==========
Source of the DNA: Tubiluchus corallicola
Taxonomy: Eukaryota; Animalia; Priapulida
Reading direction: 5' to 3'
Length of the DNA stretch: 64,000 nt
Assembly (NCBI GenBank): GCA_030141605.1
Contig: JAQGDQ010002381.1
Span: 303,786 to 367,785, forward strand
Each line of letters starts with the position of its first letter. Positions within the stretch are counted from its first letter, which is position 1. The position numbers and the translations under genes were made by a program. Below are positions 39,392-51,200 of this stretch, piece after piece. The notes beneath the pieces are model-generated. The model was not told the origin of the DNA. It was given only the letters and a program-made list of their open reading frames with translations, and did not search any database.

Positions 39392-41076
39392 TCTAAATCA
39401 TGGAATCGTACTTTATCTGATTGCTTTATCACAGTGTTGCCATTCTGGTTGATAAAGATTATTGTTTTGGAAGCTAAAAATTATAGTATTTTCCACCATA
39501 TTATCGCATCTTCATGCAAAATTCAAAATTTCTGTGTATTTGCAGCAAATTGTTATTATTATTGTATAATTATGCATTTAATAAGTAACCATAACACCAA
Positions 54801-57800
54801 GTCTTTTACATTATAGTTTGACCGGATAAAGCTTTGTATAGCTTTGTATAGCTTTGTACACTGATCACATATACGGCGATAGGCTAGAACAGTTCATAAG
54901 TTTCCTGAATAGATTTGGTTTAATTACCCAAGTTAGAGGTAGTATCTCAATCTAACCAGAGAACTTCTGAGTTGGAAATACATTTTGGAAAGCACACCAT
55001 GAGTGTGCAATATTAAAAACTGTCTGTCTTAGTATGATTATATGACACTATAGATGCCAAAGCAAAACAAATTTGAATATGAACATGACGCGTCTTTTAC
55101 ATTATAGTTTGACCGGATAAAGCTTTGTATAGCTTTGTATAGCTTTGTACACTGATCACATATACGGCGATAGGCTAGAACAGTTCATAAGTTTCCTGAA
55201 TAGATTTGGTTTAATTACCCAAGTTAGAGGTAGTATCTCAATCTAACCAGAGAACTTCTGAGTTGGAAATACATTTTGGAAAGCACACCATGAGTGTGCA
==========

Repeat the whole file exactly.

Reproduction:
Source of the DNA: Tubiluchus corallicola
Taxonomy: Eukaryota; Animalia; Priapulida
Reading direction: 5' to 3'
Length of the DNA stretch: 64,000 nt
Assembly (NCBI GenBank): GCA_030141605.1
Contig: JAQGDQ010002381.1
Span: 303,786 to 367,785, forward strand
Each line of letters starts with the position of its first letter. Positions within the stretch are counted from its first letter, which is position 1. The position numbers and the translations under genes were made by a program. Below are positions 39,392-51,200 of this stretch, piece after piece. The notes beneath the pieces are model-generated. The model was not told the origin of the DNA. It was given only the letters and a program-made list of their open reading frames with translations, and did not search any database.

Positions 39392-41076
39392 TCTAAATCA
39401 TGGAATCGTACTTTATCTGATTGCTTTATCACAGTGTTGCCATTCTGGTTGATAAAGATTATTGTTTTGGAAGCTAAAAATTATAGTATTTTCCACCATA
39501 TTATCGCATCTTCATGCAAAATTCAAAATTTCTGTGTATTTGCAGCAAATTGTTATTATTATTGTATAATTATGCATTTAATAAGTAACCATAACACCAA
Positions 54801-57800
54801 GTCTTTTACATTATAGTTTGACCGGATAAAGCTTTGTATAGCTTTGTATAGCTTTGTACACTGATCACATATACGGCGATAGGCTAGAACAGTTCATAAG
54901 TTTCCTGAATAGATTTGGTTTAATTACCCAAGTTAGAGGTAGTATCTCAATCTAACCAGAGAACTTCTGAGTTGGAAATACATTTTGGAAAGCACACCAT
55001 GAGTGTGCAATATTAAAAACTGTCTGTCTTAGTATGATTATATGACACTATAGATGCCAAAGCAAAACAAATTTGAATATGAACATGACGCGTCTTTTAC
55101 ATTATAGTTTGACCGGATAAAGCTTTGTATAGCTTTGTATAGCTTTGTACACTGATCACATATACGGCGATAGGCTAGAACAGTTCATAAGTTTCCTGAA
55201 TAGATTTGGTTTAATTACCCAAGTTAGAGGTAGTATCTCAATCTAACCAGAGAACTTCTGAGTTGGAAATACATTTTGGAAAGCACACCATGAGTGTGCA